The purchase has also opened the way for Winding Woods Certified Industrial Park, a site composed of more than 1,000 acres east of I-95 and south of I-26 — an ideal location less than an hour from ports in Charleston and Savannah, Ga. To attract industry roads, water and sewer have already been laid to the site. There is also rail service, and to sweeten the pot the county laid reclaimed water lines for the site, which will reduce operation costs for industries that move into the park.
As part of another tactic to attract industry, the Dorchester County QuickJobs Training Center was launched to address the need for employees with certain skills. Additionally, a 47-square-foot campus that holds the courthouse, EMS and fire and a new library has been built in St. George. The library includes high-speed Internet computer labs, something the area is in need of. All are steps to not only reinvigorate St. George, but the county as well.
“I think it’s very unique,” Champagne said. “We didn’t piecemeal it; we looked at the whole picture: jobs, training, transportation.”
Ward went on to explain the purchase of the St. George wastewater treatment plant and collection system was part of a greater plan that’s being compled in partnership with Orangeburg County, S.C., where nine interchanges will be readied for economic development through expanding the two counties’ water and wastewater systems. Currently, a project to connect Holly Hills, in Orangeburg County, and Harleyville, in Dorchester County, is in progress.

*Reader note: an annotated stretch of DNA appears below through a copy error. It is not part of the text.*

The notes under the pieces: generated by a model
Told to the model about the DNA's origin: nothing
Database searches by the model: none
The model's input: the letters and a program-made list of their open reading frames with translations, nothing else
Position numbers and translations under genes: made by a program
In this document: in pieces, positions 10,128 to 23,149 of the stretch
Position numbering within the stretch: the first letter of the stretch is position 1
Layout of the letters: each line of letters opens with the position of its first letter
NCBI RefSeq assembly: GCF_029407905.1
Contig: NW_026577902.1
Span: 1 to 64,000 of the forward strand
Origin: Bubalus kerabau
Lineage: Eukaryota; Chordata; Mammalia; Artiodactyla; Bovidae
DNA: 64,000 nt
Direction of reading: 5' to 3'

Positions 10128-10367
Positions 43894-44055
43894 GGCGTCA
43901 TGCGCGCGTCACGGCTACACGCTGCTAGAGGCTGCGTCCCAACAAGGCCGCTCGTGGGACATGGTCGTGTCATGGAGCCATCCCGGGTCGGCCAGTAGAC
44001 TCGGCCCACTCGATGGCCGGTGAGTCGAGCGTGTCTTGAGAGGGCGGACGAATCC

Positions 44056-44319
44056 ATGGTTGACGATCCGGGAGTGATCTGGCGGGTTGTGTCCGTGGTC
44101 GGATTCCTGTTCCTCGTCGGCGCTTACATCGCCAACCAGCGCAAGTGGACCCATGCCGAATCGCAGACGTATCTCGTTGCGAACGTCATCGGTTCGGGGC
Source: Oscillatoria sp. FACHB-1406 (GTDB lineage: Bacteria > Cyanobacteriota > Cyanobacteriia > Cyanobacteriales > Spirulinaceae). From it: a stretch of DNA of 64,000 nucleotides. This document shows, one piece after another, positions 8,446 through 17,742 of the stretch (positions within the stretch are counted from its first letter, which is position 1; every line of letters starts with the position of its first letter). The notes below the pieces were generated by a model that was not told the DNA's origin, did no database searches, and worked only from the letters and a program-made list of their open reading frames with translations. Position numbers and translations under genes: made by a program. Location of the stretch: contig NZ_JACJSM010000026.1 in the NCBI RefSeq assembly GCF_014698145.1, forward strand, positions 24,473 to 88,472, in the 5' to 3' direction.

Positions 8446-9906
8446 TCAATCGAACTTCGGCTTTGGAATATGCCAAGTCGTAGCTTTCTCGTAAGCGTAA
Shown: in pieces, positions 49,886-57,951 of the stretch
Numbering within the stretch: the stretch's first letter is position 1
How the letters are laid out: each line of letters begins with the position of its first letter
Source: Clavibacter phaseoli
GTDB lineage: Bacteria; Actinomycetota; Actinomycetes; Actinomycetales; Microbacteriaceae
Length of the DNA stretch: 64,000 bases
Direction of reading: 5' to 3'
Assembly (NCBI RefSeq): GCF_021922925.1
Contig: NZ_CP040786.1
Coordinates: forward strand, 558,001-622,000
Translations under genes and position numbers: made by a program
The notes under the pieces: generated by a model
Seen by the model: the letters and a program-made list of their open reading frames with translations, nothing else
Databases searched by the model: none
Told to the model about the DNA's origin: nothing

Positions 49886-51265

“It’s a part of a larger regional plan in lower Orangeburg and upper Dorchester. This whole situation is a multi-million dollar effort,” he said.
So far, the expansion and approach to economic development has brought success in the form of a Flying Jay gas station with a Denny’s inside it, which takes advantage of the approximately 40,000 vehicles that pass through the county annually.
Of course, the Winding Hills industrial park holds promise, too. “We are starting to get significant looks,” Ward said. “I think we’re getting close to a significant offer.”
And according to Champagne, the community is also taking steps, noting St. George has done streetscaping. “We’re really seeing a reinvestment. Industries are going to see that when they look at the community.”
For agencies looking to pursue similar methods of economic development, Ward cannot stress enough the importance of forming partnerships. “The area is very high in low and moderate incomes,” Ward said, noting the area also has low graduation rates. “This is an area that did not have resources to bring the project to bear.”
Ward also recommends if an agency has the opportunity to purchase both the sewer operation and the water system, it should do so. “Develop them in concert with each other,” he said. “Some of the income from water could have helped with repairs.”
Champagne’s advice is to focus on the infrastructure. “Look at the infrastructure. Look into the future, not just the day to day of operating of the facility,” she said. “Have infrastructure and have properly sized infrastructure. People are beginning to realize how vitally important it is to have it. Size it for the future. It’s cheaper to grow it in the beginning.”
As for Dorchester County, both Champagne and Ward have high hopes for its future.
“I really feel we are in more of a position to attract industry,” Ward stated.